Kenwood Water Company supply issues examined
Seldom do things go as expected during extreme emergencies, and October’s wildfires proved no exception, as the power supply to Kenwood Village Water Company’s (KVWC) two wells failed an hour into the firestorm on Sunday night, Oct. 8. Water company operators got to the pump house and switched over to the 212,000-gallon reserve tank at the end of Green Street, but the two Sonoma Aqueduct backup switches could not be accessed until Tuesday, Oct. 10.
“We need to work out policies for future emergencies,” Kenwood Fire Chief Daren Bellach said. Bellach was scheduled to meet with KVWC owner and president Jim Downey on Nov. 30, after this paper’s deadline.
“We know that people experienced low pressure and thought they were out,” Downey said. “But we never did lose water in the system.” The switch to a gravity-fed supply dropped the water pressure from the normal 40 pounds per square inch (psi) to 30 psi, according to Downey.
Jim Perry saved the Treehaven Court home his father built, using water from hoses at all four corners of the structure, working for many hours after the water system well pumps lost power. An accomplished machinist, Perry was in a deep sleep when the smoke and noise finally woke him up, long after the entire neighborhood was evacuated. Stubborn by nature and competent by training, Perry tackled the fire head on, using shovels and hoses all night long.
“I had water all night long,” Perry recalled, “though there was not a lot of pressure.” He also remembered losing water pressure for a while later Monday morning. “I was freaked out – what if something flared up?”
While he saved the main house, Perry did lose two ancillary buildings containing tools and building materials.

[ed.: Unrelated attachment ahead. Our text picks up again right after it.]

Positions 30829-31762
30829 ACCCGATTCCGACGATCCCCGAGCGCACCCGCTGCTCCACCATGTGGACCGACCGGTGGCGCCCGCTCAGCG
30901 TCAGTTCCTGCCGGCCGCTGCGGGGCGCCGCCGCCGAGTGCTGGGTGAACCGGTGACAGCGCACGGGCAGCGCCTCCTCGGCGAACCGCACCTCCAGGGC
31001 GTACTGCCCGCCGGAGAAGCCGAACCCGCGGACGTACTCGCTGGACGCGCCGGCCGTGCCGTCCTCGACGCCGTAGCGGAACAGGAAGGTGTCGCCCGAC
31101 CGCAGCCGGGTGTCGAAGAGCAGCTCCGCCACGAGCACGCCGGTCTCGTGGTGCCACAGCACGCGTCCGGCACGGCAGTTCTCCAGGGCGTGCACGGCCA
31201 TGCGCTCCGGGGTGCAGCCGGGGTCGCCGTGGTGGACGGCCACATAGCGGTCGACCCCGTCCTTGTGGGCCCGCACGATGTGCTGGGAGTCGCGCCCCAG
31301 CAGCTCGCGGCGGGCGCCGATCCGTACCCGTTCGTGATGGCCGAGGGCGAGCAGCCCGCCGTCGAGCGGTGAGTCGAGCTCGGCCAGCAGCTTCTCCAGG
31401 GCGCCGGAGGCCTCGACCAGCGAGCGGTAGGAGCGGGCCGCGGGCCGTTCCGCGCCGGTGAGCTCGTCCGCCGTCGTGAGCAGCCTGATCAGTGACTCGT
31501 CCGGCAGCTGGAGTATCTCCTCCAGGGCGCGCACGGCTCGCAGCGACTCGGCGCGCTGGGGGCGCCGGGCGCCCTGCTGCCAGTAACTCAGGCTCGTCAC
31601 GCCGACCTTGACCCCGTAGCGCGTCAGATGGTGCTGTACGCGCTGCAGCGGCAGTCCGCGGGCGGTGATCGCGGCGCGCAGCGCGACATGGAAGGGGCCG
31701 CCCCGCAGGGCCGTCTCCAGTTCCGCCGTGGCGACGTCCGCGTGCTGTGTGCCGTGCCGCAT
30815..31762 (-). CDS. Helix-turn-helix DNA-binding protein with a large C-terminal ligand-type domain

The Sonoma Aqueduct provides water from the Russian River and Lake Sonoma to the City of Sonoma and the Valley of the Moon Water District, with a few private taps along the way. The aqueduct is seldom tapped due to the much higher cost per acre-foot, but it is there precisely for emergency situations.
Downey sent a letter to all KVWC customers on Oct. 19, explaining that the on-duty operators could not switch to the backup system. Both the Turtle Creek and Warm Springs Road switches were surrounded by raging fires and too dangerous for anyone but trained fire personnel to approach, according to Fire Chief Bellach.
The backup diversions were finally activated on Tuesday, Oct. 10, at about 1 p.m., according to Downey.
An administrative error caused a state agency to issue “Do Not Drink” notices to customers, but the paperwork was eventually straightened out. Laboratory analyses done on time were not reviewed immediately, resulting in some confusion. The results were good, but the order from the Division of Drinking Water of the State Water Resources Control Board was not rescinded for over a week.
“At all times during this difficult period the water supplied from the KVWC water distribution system to our customers has been properly treated and is potable,” Downey said in his Oct. 19 letter.